Solar power: The ultimate cap on costlier crude?

Originally posted in Dhaka Tribune on 24 January 2022

As per the 2020-21 annual report of the Bangladesh Power Development Board (BPDB), a whopping Tk779.4 crore was spent on diesel to generate electricity from its own liquid-fuelled power plants.


In power generation, reducing overheads is usually very difficult, particularly when the global crude oil prices are on a firm upward trend but migration to low-cost solar energy could help the state-run liquid-fuelled power plants in Bangladesh offset the financial stress caused by costlier crude.

This suggestion has come from key players in the renewable energy industry, who cite the recent rise in diesel prices to pester the government to invest heavily in renewable energy sources.

In fact, the government increased the diesel rates to Tk80 a litre from Tk65 per litre in November last year, while the furnace oil prices remained static at Tk60 per litre.

As per the 2020-21 annual report of the Bangladesh Power Development Board (BPDB), a whopping Tk779.4 crore was spent on diesel to generate electricity from its own liquid-fuelled power plants.

The production cost of electricity from liquid fuel in rental and quick rental power plants as well as from independent power producers (IPPs) and small independent producers (SIPPs) is about Tk16.5 a unit, on average, according to the report.

On the other hand, the BPDB produces 7.4 MW solar power from its own Kaptai plant whose production cost comes to Tk5.7 a unit.

Similarly, it buys power from a number of small-scale solar plants at a rate of Tk10.36 to Tk16.11 per unit.

The country’s grid-connected solar power generation capacity, as per the report, is 129 MW (0.59%) — but the BPDB generated 158 million units (0.20%) in 2020-21.

According to the report, the country’s overall power generation capacity is 25,235 MW, of this, the grid-connected generation is 22,031 MW that comes from a total of 146 units at different power stations across the country while 3,204 MW is from off-grid sources.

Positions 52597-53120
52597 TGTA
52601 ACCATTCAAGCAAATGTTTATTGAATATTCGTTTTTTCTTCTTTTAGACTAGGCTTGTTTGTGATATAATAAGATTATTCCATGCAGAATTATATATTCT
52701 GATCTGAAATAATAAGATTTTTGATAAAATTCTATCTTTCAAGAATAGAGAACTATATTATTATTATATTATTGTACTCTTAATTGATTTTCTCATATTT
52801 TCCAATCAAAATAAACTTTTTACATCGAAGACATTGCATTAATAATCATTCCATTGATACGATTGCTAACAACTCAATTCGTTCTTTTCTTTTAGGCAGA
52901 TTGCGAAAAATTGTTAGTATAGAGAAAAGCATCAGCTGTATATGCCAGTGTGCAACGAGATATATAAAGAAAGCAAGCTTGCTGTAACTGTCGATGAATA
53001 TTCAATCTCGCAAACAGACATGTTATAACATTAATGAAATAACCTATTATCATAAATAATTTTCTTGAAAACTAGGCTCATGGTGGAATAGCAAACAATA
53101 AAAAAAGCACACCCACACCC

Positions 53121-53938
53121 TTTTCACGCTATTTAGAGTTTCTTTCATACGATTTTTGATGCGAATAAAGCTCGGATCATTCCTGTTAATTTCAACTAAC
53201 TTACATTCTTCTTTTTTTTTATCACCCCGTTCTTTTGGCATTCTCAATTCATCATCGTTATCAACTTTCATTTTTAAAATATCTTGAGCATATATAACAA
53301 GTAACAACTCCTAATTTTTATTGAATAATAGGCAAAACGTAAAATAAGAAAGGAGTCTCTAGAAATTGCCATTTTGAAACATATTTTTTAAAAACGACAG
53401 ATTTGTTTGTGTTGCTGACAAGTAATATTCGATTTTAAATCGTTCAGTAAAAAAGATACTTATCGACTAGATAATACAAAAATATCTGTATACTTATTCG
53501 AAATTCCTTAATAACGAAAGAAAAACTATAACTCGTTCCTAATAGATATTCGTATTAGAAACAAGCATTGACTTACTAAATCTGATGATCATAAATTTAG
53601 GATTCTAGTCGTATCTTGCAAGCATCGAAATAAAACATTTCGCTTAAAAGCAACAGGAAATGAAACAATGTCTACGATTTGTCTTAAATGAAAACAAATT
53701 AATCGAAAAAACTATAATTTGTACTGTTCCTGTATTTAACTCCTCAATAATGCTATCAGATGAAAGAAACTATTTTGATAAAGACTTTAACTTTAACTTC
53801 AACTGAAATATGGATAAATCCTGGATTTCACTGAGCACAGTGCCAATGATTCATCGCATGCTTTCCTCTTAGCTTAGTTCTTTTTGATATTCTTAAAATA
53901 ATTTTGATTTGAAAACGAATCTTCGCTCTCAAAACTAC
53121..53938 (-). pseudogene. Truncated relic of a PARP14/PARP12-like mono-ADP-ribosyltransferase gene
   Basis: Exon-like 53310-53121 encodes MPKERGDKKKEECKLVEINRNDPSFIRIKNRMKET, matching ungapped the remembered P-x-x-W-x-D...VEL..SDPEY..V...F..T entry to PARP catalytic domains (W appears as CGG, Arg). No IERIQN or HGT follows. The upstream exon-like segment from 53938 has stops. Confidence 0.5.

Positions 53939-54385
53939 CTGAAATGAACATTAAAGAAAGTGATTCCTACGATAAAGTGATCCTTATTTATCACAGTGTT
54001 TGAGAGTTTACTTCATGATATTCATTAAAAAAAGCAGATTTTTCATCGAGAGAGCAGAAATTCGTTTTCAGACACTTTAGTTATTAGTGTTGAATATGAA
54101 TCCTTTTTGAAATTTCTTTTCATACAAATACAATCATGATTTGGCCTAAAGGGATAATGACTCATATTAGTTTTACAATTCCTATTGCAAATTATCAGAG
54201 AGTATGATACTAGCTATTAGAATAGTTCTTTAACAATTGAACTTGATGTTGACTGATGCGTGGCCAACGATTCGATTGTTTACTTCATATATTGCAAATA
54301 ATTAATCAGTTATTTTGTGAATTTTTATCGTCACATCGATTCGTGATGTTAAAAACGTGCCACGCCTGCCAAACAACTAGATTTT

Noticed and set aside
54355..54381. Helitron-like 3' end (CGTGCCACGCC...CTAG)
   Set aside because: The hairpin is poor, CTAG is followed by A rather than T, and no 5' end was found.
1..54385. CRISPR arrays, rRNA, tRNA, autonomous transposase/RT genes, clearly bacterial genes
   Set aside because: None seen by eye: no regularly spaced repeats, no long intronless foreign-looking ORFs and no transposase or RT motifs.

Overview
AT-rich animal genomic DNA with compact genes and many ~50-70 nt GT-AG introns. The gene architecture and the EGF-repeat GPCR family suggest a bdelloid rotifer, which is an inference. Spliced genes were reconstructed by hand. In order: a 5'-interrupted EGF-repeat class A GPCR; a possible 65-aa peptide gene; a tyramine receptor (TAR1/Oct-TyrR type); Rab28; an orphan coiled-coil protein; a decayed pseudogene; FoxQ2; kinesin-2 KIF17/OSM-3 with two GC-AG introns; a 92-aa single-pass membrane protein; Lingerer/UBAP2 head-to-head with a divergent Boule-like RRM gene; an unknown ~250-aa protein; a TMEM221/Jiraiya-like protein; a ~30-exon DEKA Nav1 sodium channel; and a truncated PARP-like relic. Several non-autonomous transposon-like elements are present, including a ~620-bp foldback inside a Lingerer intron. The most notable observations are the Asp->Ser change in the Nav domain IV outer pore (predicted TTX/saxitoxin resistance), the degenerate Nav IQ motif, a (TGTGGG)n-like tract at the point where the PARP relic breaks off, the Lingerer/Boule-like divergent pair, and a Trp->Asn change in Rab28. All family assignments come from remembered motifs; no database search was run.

Of the off-grid generation, 2,800 MW is captive installed in different private industries while 404 MW is coming from off-grid solar systems that are not counted in the BPDB’s statistics.

As per the BPDB statistics, out of the 146 power-generation units, 57 are public sector having a generation capacity of 10,146 MW (46% of the total generation capacity) while the remaining 88 are from the private sector with a generation capacity of 9,481 MW (43%) and one is a joint venture of 1244 MW (6%). Beyond this, the government also imports 1,160 MW (6%).

From the private sector, 59 are IPPs (8042 MW), 13 SIPPs (350 MW), 12 rentals and quick rentals (1,089 MW).

As per the BPDB report, the country generated a total of 80,423 million units (kilowatt-hours) of electricity throughout the fiscal — of which the board as a single buyer purchased a total of 39,059 units from IPP, SIPP, rental and quick rental power plants (at Tk7.8 per unit) spending Tk 31,065.6 crore while the remaining units came from public sector plants.

Many experts believe that following the rise in diesel prices, the electricity-production cost in liquid fuel-burnt plants will go up and may cross Tk20 per unit.

Munawar Misbah Moin, president of the Solar Module Manufacturers Association of Bangladesh (SMMAB), said the government can now easily replace the costly rental and quick rental power plants with solar energy as there is a clear indication that liquid fuel prices will go up in the days to come.

“Many countries, including neighbouring India, are now emphasizing renewable energy from a climate change perspective, which Bangladesh should follow by setting up more solar power plants that are very environment friendly,” he told UNB.

Dipal Chandra Barua of the Bangladesh Solar and Renewable Energy Association (BSREA), said that solar energy not only plays a vital role in the improvement of the environment but also reduces the dependence on imported fossil fuel.

“It will be very easy to generate 5,000 MW of electricity from solar power if the government arranges land in char (island) areas on a lease of 25 years. It will further reduce the cost of power generation from solar energy,” he said.